Postscript: Thunderball (1965)

The jetpack. It is what Thunderball (Terence Young, 1965) is most famous for. Bond straps on the rocket-powered device during the pre-credits sequence. Like many Bond stunts, this one is real. Conceptually, it is spectacular. Cinematically, it lacks vigor. It feels ill-conceived. It feels ill-framed. And it feels oddly powerless. It is telling that Thunderball is frequently reduced to this scene. The remainder of the movie does not offer a lot of memorable moments. Rewatching Thunderball, I came to realize that it is long, way too long. The plot is meandering and it does not have enough filler action scenes. Notwithstanding its big-budget grandeur (the Ken Adam sets rank among the most impressive in the series), the movie does not distinguish itself within the crowded action genre and the overall Bond franchise.

Thunderball’s lasting effect is based on an off-screen legal battle between author Ian Fleming and producer Kevin McClory that dates back to 1961. McClory secured a sole producer credit for the movie, along with exclusive rights to the novel (which he would later use for an unofficial remake titled Never Say Never Again in 1983). In this regard, Thunderball is responsible for adding an intriguing complexity to the Bond canon, at one point literally putting two Bonds against each other at the box office.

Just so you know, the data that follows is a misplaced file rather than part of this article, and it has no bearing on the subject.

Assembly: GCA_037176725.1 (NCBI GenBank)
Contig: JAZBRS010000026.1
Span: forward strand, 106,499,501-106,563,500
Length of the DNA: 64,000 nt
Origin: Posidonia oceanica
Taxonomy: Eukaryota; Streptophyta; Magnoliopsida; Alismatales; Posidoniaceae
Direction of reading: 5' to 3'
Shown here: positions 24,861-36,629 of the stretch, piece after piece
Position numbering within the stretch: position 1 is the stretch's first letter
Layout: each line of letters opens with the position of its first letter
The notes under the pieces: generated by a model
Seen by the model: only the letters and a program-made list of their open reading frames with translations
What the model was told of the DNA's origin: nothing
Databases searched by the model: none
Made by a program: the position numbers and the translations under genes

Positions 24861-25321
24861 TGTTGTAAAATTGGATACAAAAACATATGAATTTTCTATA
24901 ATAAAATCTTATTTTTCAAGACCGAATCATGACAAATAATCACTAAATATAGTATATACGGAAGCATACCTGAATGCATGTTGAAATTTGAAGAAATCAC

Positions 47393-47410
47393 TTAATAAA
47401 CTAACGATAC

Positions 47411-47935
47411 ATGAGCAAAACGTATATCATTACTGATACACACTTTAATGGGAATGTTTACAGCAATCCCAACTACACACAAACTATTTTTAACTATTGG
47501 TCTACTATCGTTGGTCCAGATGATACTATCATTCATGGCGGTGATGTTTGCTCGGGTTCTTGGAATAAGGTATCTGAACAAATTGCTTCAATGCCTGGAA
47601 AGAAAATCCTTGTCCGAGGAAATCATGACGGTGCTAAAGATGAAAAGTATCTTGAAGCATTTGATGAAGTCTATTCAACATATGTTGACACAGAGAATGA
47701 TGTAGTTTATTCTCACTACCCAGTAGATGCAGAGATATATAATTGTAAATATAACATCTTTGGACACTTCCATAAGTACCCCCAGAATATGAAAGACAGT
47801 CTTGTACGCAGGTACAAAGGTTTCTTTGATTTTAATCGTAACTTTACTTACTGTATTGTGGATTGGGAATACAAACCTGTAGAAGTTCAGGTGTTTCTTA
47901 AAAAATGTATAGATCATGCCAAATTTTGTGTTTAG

Where the budget packs a punch is the large-scale underwater battle. It begins with a team of Navy SEALs parachuting into the water to confront a group of henchmen. The camera follows the characters closely, making it a tense and claustrophobic experience for the viewer. The music is subtle, allowing the eerie cacophony of water, oxygen, and harpoons to take over. It is a disorienting spectacle of the grandest kind, a logistical masterpiece, among Bond’s best.

A collection of massive set pieces, Thunderball shows early signs of Bond excess, an emphasis on epic scope rather than character-driven intrigue. As a franchise, Bond’s success stemmed from the title character’s central role in the narrative. This is where Thunderball lacks most of all.

This blog will return with … You Only Live Twice.

 

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